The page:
Image of a car rotating through a race track corner

All contests of speed involve making use of (and enjoying the feeling of) g-forces. Different types of vehicles create those forces in different ways; airplanes rely on jet thrust and aerodynamic forces, motor boats rely on turbine thrust and displacement of water, and cars rely on the grip generated by the tires. For any performance driver, understanding how tires work is critical to our ability to extract and use the maximum forces they have to offer. Understanding slip angle “Slip angle” may be one of the most misunderstood terms in performance driving. Here are some things that slip angle is NOT: Slip angle is simplyRead More →

While it sucks that most of us are stuck at home right now unable to participate in motorsports activities, we can choose to use the time productively and get better prepared to kick butt when racing activities pick back up. There are, of course, innumerable things we could be doing; we could work on our cars to make them faster, we could turn to sim racing, we could enroll in online courses, and so on. But today, let’s focus on 2 specific things that anyone can do without spending a dime. 1. Review past performances Take advantage of this down time to review your pastRead More →

After a year of focusing almost exclusively on autocross related content, let’s turn our attention to something most applicable for track driving, though still applicable to all forms of racing. A student of the Beyond Seat Time online course (The Complete Autocrosser’s Manual) brought this to my attention. Some of you may have come across this before, but it was new to me, and definitely something worth sharing! Race Optimal, conceived of and built by Ricky Vesel, is a website/service that has a library of 100s of race tracks from around the world, and uses simulations and computations to find the best line around theRead More →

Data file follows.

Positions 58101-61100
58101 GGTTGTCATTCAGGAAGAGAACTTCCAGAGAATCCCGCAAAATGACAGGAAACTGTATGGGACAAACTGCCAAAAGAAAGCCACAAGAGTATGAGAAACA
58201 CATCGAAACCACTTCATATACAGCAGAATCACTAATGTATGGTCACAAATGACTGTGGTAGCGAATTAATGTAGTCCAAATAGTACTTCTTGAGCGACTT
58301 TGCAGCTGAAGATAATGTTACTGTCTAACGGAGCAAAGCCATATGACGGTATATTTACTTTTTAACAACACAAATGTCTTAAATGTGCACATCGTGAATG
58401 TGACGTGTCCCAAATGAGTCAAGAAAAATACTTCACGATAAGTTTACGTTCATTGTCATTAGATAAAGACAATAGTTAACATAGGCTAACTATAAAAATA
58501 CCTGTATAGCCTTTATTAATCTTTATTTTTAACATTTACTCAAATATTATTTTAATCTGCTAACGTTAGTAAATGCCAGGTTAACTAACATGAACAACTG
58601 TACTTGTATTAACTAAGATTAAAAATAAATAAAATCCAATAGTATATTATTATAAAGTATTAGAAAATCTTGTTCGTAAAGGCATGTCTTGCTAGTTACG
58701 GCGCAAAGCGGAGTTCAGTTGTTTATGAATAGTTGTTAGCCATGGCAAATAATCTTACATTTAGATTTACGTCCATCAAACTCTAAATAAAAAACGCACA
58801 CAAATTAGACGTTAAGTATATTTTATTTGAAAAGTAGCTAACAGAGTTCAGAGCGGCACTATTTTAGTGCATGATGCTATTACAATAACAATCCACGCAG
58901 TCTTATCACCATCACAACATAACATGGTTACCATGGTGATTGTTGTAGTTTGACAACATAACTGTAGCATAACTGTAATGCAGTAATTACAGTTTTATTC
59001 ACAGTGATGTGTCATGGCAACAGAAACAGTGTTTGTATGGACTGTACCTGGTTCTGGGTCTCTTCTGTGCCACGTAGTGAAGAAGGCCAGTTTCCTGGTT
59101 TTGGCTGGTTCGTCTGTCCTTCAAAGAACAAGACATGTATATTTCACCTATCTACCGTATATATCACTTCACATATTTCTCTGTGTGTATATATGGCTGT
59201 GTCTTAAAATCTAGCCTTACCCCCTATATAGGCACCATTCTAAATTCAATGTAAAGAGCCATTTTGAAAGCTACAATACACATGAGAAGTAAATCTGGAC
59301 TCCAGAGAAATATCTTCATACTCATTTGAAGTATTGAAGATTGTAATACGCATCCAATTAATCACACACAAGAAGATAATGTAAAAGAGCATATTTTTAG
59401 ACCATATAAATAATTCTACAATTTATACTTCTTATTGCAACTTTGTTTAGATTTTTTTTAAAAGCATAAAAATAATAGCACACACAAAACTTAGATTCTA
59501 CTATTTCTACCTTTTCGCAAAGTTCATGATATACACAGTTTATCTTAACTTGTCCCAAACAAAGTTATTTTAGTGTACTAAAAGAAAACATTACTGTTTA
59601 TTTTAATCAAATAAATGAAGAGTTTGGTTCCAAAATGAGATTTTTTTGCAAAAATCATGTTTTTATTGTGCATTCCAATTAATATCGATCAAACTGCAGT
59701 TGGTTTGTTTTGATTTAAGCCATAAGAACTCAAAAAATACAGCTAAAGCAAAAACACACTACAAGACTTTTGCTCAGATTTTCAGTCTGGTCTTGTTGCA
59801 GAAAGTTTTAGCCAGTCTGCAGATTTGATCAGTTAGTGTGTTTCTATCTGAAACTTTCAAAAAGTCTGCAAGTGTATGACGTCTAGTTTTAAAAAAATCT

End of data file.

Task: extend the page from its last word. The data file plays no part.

In case you missed it, round 1 of this test is here. Last time, on medium grip asphalt, the Bridgestone RE71R edged out the BFGoodrich Rival-S 1.5 by 0.3 seconds on my 2009 Corvette Z06 prepped for A-Street (front sway bar, double adjustable shocks). For round 2, a couple of things were different: I made some shock adjustments that have made the car much better behaved in high speed transitions, and… More importantly, this test was done on high grip concrete. The airport concrete at this site is very similar in grip and feel to what we see at the SCCA Autocross National Championships inRead More →

Here at BeST, we’ve always tried to dispel some of the well-intentioned, but ultimately inaccurate pieces of advice that get handed down from driver to driver over the years. We’ve talked about how there is a limit to how smooth we want to be, we saw that sacrificing the first corner in a pair of linked corners is not always the right answer, we established that getting on the gas before the apex is a misguided pursuit, etc. Today, we turn our attention to another oft repeated phrase; that looser is faster. Let’s examine this idea a little more closely, and see what truths andRead More →